David Attenborough’s Galapagos
Sky 1, 8pm
A repeat of the final episode of the veteran naturalist’s recent show on the fascinating islands off Ecuador. Attenborough encounters an even older celebrity than himself — Lonesome George, the 100-year-old last remaining Pinta giant tortoise who died two weeks after being filmed.
The Voice Of Ireland
RTÉ One, 6.30pm
Bressie, Jamelia and co continue their chair-swivelling search for Ireland’s unsigned singing talent.
At Your Service
RTÉ One, 8.30pm
The Brennan brothers encounter another group of hotel industry siblings at Haydens in Ballinasloe, Co Galway. The three Creavens took over the premises in 2008 with intentions for a development of apartments. Unfortunately, that fateful year was also the one when the bubble burst and the Creavens never got to put their plans into action. Now stuck with a 47-room hotel to run, one of the keys to its success will be the regeneration of their wedding business.
New series in which tradesmen such as carpenters, decorators and plasterers attempt to transfer their skills to the world of fine art. First up is tree surgeon Eamonn O’Neill who is mentored by professional sculptor Séighean Ó Draoi.
Episode two of the drama series based on the life of the American entrepreneur who founded the famous British department store.
The Meaning Of Life With Gay Byrne
RTÉ One, 10.35pm
Irish-American writer JP Donleavy is probably best known for his novel, The Ginger Man. Set in Dublin, the 1955 book was banned both in this country and the US. Now 86, he tells Gay Byrne about his memories of the time, as well as his early days in the Bronx and some of the other experiences that have shaped his life.
BBC Two, 8.30pm
Chris Packham and his crew take a four-episode look at life for wildlife at this most challenging time of year. Beavers, pine martens, red squirrels and all sorts of birds may have been spared extremely low temperatures so far, but spring is still a couple of months away.
The 70th Annual Golden Globe Awards
RTÉ Two, 9pm
Yes, this is indeed the 70th year of the annual TV and film awards voted by the Hollywood Foreign Press Association. This package of highlights from last night’s show is preceded by red carpet footage from 8.05pm. Homeland, Breaking Bad, Girls and Game Change (we haven’t seen it yet on this side of the pond) are among the shows nominated for multiple awards. Funny ladies Tina Fey and Amy Poehler are on presentation duties.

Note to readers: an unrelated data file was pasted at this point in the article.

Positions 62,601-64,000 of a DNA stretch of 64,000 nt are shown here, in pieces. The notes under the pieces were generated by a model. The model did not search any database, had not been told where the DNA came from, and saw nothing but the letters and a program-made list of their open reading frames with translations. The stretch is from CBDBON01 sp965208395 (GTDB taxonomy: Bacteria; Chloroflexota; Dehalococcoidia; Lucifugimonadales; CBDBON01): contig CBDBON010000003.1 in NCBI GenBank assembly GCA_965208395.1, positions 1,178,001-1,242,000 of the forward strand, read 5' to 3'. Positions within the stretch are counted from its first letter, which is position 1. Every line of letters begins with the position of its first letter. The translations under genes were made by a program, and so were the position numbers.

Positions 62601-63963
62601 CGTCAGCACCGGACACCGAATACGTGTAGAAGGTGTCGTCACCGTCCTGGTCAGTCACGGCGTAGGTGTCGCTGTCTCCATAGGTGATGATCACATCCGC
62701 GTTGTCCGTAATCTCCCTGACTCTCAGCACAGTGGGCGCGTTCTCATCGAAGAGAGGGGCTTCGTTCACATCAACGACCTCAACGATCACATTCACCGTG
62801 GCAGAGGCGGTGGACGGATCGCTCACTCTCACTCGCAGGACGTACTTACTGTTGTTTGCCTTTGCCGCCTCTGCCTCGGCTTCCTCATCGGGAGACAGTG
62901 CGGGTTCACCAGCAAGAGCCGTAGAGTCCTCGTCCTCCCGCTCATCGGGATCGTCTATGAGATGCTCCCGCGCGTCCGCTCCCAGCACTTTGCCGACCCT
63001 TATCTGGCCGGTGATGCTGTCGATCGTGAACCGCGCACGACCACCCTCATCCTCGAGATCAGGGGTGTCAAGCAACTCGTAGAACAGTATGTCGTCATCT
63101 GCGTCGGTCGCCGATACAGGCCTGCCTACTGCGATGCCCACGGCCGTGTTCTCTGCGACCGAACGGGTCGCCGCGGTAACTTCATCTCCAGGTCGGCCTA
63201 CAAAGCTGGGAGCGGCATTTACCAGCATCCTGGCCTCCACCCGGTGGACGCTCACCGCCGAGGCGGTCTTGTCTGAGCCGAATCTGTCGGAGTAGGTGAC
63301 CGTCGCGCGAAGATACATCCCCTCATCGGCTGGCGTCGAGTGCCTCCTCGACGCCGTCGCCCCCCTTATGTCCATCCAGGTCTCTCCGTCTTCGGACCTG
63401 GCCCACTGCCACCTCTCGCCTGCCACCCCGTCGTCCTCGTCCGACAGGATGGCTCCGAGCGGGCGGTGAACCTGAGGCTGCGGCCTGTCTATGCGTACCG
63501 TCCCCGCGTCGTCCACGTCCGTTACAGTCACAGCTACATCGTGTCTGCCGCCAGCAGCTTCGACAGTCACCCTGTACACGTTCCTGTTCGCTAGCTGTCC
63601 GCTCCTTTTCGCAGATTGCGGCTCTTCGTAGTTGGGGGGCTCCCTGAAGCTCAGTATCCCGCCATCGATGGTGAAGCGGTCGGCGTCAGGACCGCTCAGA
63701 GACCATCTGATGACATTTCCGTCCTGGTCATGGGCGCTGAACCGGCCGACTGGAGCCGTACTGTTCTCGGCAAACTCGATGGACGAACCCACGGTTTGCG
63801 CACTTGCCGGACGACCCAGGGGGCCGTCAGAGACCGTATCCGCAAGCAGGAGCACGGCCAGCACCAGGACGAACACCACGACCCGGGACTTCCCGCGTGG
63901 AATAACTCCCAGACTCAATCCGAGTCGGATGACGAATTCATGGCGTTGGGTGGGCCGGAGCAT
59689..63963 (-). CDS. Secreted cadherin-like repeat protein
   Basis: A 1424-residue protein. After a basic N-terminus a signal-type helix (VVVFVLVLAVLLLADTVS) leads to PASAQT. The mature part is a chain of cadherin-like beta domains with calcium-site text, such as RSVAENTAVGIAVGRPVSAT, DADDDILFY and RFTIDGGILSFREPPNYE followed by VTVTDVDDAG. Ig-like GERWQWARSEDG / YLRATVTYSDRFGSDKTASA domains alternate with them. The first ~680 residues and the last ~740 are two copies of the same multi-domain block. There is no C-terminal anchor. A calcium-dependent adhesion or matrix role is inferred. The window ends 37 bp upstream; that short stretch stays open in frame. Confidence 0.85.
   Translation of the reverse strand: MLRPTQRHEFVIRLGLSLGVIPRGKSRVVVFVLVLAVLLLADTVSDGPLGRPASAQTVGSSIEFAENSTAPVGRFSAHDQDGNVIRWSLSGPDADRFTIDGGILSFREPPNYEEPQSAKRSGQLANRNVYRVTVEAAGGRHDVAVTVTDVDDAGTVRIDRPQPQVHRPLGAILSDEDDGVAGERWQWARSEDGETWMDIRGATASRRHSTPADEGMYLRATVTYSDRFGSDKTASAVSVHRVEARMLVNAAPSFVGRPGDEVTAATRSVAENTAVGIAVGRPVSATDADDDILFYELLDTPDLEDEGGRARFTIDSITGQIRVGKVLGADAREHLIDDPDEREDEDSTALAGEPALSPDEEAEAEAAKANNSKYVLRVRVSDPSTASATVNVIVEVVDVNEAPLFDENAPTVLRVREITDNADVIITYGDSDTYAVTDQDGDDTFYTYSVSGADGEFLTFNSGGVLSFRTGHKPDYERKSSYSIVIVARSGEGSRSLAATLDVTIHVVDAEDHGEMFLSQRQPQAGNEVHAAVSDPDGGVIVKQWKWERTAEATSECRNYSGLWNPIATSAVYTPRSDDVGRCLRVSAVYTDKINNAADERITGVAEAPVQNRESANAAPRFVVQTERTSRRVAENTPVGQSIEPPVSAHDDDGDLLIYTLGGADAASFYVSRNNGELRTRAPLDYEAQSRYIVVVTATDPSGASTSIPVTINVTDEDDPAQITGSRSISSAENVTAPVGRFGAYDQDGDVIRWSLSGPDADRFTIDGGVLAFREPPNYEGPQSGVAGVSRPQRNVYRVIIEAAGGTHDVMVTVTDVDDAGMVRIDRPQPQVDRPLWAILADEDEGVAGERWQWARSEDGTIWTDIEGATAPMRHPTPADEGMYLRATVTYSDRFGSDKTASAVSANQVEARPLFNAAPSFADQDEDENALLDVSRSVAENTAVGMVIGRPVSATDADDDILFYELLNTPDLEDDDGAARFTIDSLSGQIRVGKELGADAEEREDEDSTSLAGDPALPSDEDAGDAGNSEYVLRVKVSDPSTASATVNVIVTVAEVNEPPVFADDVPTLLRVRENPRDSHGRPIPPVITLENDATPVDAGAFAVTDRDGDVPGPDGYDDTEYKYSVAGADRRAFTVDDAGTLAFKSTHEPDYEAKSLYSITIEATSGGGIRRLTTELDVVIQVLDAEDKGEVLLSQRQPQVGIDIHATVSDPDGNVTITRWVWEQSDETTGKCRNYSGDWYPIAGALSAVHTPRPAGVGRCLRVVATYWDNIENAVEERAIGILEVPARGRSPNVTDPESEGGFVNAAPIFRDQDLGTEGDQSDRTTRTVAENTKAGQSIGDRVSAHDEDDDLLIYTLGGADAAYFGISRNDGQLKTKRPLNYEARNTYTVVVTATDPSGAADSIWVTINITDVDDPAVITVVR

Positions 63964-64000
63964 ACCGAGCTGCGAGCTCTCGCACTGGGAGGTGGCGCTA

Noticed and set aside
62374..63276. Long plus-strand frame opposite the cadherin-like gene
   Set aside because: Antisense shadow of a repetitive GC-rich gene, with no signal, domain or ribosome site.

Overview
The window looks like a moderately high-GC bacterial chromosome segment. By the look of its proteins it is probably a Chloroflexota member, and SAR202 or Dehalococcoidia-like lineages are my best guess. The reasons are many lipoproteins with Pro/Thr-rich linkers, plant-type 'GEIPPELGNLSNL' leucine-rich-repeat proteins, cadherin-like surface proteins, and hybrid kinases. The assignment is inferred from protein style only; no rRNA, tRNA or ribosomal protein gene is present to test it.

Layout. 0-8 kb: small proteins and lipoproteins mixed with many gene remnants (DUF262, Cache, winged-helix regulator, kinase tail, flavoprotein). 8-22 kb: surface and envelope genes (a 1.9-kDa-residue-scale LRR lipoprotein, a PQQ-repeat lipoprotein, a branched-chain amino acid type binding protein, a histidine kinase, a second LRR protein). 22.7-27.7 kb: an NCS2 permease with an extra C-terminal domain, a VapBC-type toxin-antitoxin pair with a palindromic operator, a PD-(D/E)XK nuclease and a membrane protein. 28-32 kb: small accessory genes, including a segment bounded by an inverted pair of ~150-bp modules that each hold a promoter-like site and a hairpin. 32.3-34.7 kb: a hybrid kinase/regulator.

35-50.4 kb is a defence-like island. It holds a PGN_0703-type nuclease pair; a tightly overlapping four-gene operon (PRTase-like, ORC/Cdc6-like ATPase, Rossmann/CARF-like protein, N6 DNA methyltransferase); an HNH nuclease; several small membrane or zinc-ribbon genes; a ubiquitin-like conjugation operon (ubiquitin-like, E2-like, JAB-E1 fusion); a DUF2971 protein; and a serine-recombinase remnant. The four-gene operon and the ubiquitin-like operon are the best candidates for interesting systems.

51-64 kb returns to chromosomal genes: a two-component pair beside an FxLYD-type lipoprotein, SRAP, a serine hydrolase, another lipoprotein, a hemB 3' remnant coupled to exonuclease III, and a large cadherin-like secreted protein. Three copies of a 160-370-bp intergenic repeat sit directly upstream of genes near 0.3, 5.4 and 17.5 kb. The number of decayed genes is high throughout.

It has a soap-opera feel and suffers from the lack of the type of budget that Love/Hate gets to play with, but it’ll be interesting to see if this Galway-set drama series can improve on the 500,000 viewers who watched it last week.
Sky Atlantic, 10pm
Series two of the show that was a massive hit last year with those modern young female types. Lena Dunham’s drama continues with its sharp take on twentysomething life as the characters all deal with the major changes to their lives in the last season. Chris O’Dowd also guest stars for part of the series.
Páidí Ó Sé — Marooned
RTÉ One, 10.15pm
As a tribute to the late football legend, this is a repeat of the documentary on the Kerry man’s 2004 Leinster winning campaign with Westmeath.
FA Cup replays
Third round action features Arsenal v Swansea City (ESPN, ko 7.30pm) and Manchester United v West Ham (UTV, ko 8.05pm). Apparently each club will receive £68,200 in FA Cup Broadcast Fees, while the winning sides will also get £67,500 in prize money. It’s the type of money a lot of the players would barely get out of bed for.
BBC One, 9pm
David Attenborough is in the Congo rainforest for the third episode of the excellent series. Among the highlights are a chimpanzee using an array of tools to extract honey from a bees’ nest, and tiny leaf-folding frogs battling it out kung fu-style.
One Born Every Minute
Channel 4, 9pm
Among the women we meet tonight is 25-year-old Alexandra, who isn’t in contact with her baby’s father, but is determined that the new arrival will be the missing link in her life.
BBC Two, 9pm
New three-part series on the economics of the comedy world. In recent decades, many formerly humble stand-ups have seen their incomes skyrocket. As well as the live audiences that can be accessed for much lower costs (one clean shirt, one working microphone) than those incurred by a touring band, there are numerous side earners, such as after dinner speeches and TV commercials. The likes of John Cleese, Rhod Gilbert and Jo Brand take part in the show.
Sex And The City
RTÉ One, 9.35pm
Widely slated by critics, at least this first big screen adventure for the four gal pals was much better than the sequel. One of the main storylines is the on-off-on wedding of Carrie and Big.
Inside Death Row with Trevor McDonald
First of two programmes in which the former newsreader visits Indiana State Prison to talk to some of the 12 inmates on death row. One prisoner goes into harrowing detail about the crimes he committed and there’s also a meeting between an inmate and his likely executioner.
Glen Campbell: The Rhinestone Cowboy
BBC Four, 9pm
“Nice guys get washed away, just like the snow in the rain.” As well as such classic lyrics, Glen Campbell gave us songs like ‘Rhinestone Cowboy’ and ‘Wichita Lineman’. This documentary recollects his journey from an impoverished childhood in Arkansas to worldwide stardom. An Evening with Glen Campbell (10pm) follows with a concert at the Royal Festival Hall in London from 1978 featuring accompaniment by 80 musicians.
The Graham Norton Show
BBC one, 10.20pm
Graham Norton has eclipsed all other chatshow hosts to the extent that it really doesn’t matter who the guests are — you’re almost guaranteed plenty of laughs anyway.
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